Mender grows to respect his captor Lehrigen and heals his wounded dog. Rowb the human horsemaster leads the newly arrived regiment toward the forest to find and kill both Lehrigen and the Wolfriders. When the Wolfriders see them coming, Scouter says that the humans are "meat to be wasted," which the elder Wolfriders are not happy about but the youth are, which greatly disturbs Tyleet. She confronts Scouter and then goes into the woods to hunt, where she spots Ember and Teir and overhears Ember say that she needs to confront Scouter because his trying to war with the humans will mean the elves' downfall.
Ember and Teir free Mender, and Ember offers Lehrigen friendship which he starts to cautiously accept, just as they are attacked by the regiment. The three elves and Lehrigen prepare to defend themselves, and then the Wolfriders emerge and attack the regiment. Teir's wolves go after a small group that is charging toward Lehrigen, who is confounded by the fact that elves are defending him against humans. Lehrigen saves Scouter's son Pool. The beaten regiment runs away, except for Rowb who attacks Lehrigen in a rage; Lehrigen kills him.
Scouter, determined to have revenge for the kidnapping of his son and lifemate, aims an arrow at Lehrigen. Ember and Tyleet stand in front of Lehrigen, and Pool tells Scouter that Lehrigen saved his life. Lehrigen explains that he did it because Pool is a child, and also because Ember stood by him even though he had been hunting her tribe, making him realize that elves aren't like animals as he had always believed. After Ember convinces Scouter that not all humans are bad (using Lehrigen and past human friends as examples) and that aggression will destroy the Wolfriders, Scouter reinstates Ember as chief. Lehrigen parts ways with the elves, who decide to stay in that forest for the winter and then look for a home further away from humans.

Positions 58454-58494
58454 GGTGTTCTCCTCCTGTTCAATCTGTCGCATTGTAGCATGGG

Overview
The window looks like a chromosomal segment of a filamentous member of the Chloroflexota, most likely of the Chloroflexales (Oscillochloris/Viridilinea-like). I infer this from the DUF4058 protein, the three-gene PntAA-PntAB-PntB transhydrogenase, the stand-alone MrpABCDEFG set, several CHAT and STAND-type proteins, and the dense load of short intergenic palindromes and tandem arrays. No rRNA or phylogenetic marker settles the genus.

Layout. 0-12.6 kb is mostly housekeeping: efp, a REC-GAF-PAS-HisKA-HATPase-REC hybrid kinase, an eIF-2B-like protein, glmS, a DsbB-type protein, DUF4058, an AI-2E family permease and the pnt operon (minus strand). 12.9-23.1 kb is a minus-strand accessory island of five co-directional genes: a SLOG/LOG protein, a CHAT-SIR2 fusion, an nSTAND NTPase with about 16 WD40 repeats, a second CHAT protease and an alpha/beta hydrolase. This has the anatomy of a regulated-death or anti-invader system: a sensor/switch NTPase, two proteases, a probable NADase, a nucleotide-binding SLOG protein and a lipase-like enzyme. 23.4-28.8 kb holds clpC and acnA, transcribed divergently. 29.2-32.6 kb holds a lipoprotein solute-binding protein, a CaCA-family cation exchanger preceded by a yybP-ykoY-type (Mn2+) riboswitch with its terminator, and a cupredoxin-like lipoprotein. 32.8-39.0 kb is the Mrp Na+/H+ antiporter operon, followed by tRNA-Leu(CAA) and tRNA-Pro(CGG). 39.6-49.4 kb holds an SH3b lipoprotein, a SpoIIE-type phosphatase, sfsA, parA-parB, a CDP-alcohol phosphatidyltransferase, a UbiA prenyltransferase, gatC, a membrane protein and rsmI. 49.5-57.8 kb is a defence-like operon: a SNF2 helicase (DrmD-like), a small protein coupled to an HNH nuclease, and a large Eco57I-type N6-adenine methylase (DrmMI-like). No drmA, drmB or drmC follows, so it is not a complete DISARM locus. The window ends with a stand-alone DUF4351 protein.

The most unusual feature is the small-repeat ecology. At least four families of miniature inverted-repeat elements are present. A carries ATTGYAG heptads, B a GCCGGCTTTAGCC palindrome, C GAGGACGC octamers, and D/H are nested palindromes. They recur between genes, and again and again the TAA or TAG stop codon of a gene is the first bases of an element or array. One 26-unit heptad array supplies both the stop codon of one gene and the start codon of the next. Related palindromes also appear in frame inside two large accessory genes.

Ember's tribe finds a new mountain holt overlooking a valley with a human village that is like our world's ancient Asian culture. After six years in this holt, the healer Mender is very curious to learn more about human physiology and feels the only way he can do that is to be able to touch them. He decides to transform himself to look human so that he can study them up close. The Wolfriders agree that it might be to their advantage to learn more about humans in this way, and Mender goes, accompanied by Yun. Mender attempts to woo some maidens but fails, and he learns the strange rules of human courtship. Yun finds out that the Wolfriders were not the first elves to live on the mountain; a child thief discovers her and is not at all surprised that she is an elf, shows her a sculpture of a winged elf which his grandmother had brought down from the mountain when she got lost there and elves helped her.
Dalan, a human whom Mender had witnessed get betrothed to Morisaitai, a woman Dalan doesn't love (he loves her sister Anamara) enters the woods to pray to the mountainfolk "minions" of his god. Mender decides to help him get out of his engagement which will give Mender the opportunity he wants to bed a human. Dalan hints to Mender at one point that the "minions" (elves) should have wings and be able to fly.